If you would have told me two years ago that I would be decorating a classroom in the IT/Networking wing at Hardin County Schools Early College and Career Center I would have laughed at you. (First I probably would have looked beside me, behind me and above me to see who you were actually talking to.) Before I update you, let me give you a quick history.
I am a Middle Grades Education graduate of Western Kentucky University. I (puffy pink heart) LOVE social studies and I’m basically obsessed with Abraham Lincoln (I even have a giant penny key ring. #likeaboss). In 2011 I wrote a grant for a class set of iPads…then another grant and another grant until I finally got my iPads. At the time I was working on my MAE at WKU in Middle Grades Education w/Instructional Technology endorsement. Gradually I moved past the frustration of using technology with students and began to see the level of engagement, authenticity and EXCITEMENT these devices brought them. My students and I began to learn together and my teaching (and professional career) were completely transformed.
As I moved into a new teaching role (Technology Education at the middle school) I began to dabble in computer science. I had zero background and zero experience and was known to call the computer technician when I accidentally hit F12. So why did I start exploring? Because my students asked me to. I gave them a survey at the beginning of each quarter asking them what they wanted out of Tech Ed. I’ll never forget the first stinking survey I read. “I want to make video games.” Another one read: “I want to know how computers work.” Ya’ll. All the hives. They wanted it. It was their education. I made it my responsibility to learn it and offer it.
I’ll never forget my first time walking into a session on Scratch at a conference. It was geared towards elementary school teachers. Ya hear that?! ELEMENTARY teachers. The presenter was showcasing work her FOURTH GRADERS were doing. I ran out, sweaty, and full of doubt and anxiety. A lady followed me out. I didn’t know her. I wish I had gotten her name so that I could hug her and thank her for what she did that day. She sat me down, got me started and cheered for me while I made my little Scratch sprite dance around the screen. You GUYS. I felt like a rock star. I mean, I think I even asked her if she wanted my autograph after. It was my turning point. As I dabbled, I got braver. I experimented with code.org then graduated to codecademy. I fell in love with something I never knew existed. Our amazing Director of Technology believed in me and bought my classroom Raspberry Pi computers. During “KPREP testing” (after they finished the test) we declared the lab “Minecraft Pi week” and coded and hacked Minecraft to death on those little babies. As we grew in our knowledge and computer science became a regular piece of our content in Tech Ed, I grew increasingly aware of a disturbing trend throughout ALL of my classes (6th-8th grade).
There was HUGE confidence differential between my girl students and my boy students. My boys were saying things like “Give me that, let me try” while my girls were saying “what if I break it?” Why was this happening? I grew curious. I started browsing research compiled by the National Center for Women & Information Technology. Did you know that in 2014, women held only 26% of computing occupations? The worst part is that number is DOWN from 1991.¹ I began to realize that what I was seeing, first hand in my own classroom, was not just a problem in Glendale Kentucky. Even more alarming was the lack of females in the IT suite AT ALL in our three high schools. We have an enrollment of nearly 6,000 or so between all of our high schools and we can use one or two hands to count the girls in our IT programs?! WHAT?! I’m going to share my light bulb moment with you, friends:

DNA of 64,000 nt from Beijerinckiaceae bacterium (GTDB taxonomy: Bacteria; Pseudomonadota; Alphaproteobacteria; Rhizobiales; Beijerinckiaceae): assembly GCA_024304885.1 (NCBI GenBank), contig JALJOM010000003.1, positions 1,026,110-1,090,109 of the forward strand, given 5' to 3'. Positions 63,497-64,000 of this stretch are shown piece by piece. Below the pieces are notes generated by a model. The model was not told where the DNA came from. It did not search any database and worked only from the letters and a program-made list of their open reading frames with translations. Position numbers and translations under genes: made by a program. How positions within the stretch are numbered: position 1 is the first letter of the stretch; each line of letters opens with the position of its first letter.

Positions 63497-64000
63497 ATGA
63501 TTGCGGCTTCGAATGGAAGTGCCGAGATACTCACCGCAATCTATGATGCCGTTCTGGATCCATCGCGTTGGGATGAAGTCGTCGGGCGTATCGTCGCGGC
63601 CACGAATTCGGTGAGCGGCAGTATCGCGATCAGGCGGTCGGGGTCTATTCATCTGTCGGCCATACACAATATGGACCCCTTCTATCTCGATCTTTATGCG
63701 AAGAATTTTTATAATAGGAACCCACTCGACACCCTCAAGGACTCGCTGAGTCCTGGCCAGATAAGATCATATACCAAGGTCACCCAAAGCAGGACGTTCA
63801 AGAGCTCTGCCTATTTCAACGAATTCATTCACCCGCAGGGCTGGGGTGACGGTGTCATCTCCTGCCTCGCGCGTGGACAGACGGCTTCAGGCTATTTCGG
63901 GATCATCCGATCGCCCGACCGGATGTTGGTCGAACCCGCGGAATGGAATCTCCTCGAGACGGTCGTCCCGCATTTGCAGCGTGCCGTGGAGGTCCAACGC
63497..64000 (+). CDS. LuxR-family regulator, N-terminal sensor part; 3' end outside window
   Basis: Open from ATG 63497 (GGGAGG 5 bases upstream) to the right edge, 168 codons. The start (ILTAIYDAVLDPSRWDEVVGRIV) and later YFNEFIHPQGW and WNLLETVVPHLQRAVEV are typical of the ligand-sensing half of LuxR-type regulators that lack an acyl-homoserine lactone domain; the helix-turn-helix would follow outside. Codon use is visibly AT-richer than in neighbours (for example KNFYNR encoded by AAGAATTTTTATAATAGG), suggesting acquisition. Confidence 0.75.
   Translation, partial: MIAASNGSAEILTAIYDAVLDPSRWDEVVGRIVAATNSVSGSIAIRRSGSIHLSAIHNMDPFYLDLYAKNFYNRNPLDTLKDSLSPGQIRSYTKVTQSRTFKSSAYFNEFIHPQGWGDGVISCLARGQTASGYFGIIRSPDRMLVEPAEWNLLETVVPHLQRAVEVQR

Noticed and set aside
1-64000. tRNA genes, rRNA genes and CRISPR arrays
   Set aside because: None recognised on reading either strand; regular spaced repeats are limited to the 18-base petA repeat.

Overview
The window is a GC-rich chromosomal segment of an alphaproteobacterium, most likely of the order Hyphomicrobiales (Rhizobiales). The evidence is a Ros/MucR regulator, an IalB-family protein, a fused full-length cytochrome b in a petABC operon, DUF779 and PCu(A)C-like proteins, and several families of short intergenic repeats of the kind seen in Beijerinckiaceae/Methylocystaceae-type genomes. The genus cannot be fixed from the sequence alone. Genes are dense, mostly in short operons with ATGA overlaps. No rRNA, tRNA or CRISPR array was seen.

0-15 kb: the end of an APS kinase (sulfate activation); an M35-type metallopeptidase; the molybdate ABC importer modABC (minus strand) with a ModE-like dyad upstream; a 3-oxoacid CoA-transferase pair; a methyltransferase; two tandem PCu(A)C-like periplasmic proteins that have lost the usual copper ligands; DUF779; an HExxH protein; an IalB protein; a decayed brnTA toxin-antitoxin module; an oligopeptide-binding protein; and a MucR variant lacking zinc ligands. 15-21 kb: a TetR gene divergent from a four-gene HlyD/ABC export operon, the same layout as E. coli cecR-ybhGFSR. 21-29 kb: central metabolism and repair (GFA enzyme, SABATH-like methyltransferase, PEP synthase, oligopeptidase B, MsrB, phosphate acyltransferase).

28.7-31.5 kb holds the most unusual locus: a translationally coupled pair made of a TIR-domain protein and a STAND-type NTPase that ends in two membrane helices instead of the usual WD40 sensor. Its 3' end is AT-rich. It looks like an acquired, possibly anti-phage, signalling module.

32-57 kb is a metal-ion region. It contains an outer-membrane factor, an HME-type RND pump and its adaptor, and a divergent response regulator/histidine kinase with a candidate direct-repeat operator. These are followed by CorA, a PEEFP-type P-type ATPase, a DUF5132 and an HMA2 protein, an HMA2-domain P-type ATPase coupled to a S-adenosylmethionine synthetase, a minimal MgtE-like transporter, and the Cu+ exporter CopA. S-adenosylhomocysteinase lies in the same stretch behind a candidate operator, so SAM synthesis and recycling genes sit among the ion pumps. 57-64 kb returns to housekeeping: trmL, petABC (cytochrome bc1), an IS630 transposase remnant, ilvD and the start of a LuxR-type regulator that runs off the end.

According to the National Center for Women & Information Technology, research shows that our so-called “choices” are constrained by the available options. When more options are made available, people can and do make different choices. ² Did you just get cold chills?! BECAUSE I DID! I firmly believe that the answer to this problem is to provide appropriate opportunities for our young ladies. These opportunities should be designed to encourage, uplift and excite them. Unlike me, they should know their options. How different my life would have been had I known how much I loved computer science!
Thanks to the amazing Laura Raganas, Digital Learning Coach at the Kentucky Department of Education, we were able to officially offer the Girls Who Code curriculum as part of the Programming pathway at our Early College and Career Center. This curriculum is project based, self-paced and designed to encourage our girls in computer science. What a BEAUTIFUL thing! Thanks to this curriculum, Dan Robbins (principal HCSEC3), Edwin Allin (IT Instructor HCSEC3) and all of our wonderful high school counselors we currently have about 17 girls enrolled in this class for the 2016-2017 school year. I’m sorry but CAN YOU EVEN!?!?!?!
Get ready, these ladies are already #worldchangers and they haven’t even started yet!
Check out the full infographic by the National Center for Women & Information Technology. Full study can be found at ncwit.org.
¹Women in IT: The Facts Infographic [2015 Update] “Women In IT: The Facts Infographic [2015 Update]”. National Center for Women & Information Technology. N. p., 2016. Web. 9 Aug. 2016.
²Women in IT: The Facts Infographic [2015 Update] “Women In IT: The Facts Infographic [2015 Update]”. National Center for Women & Information Technology. N. p., 2016. Web. 9 Aug. 2016.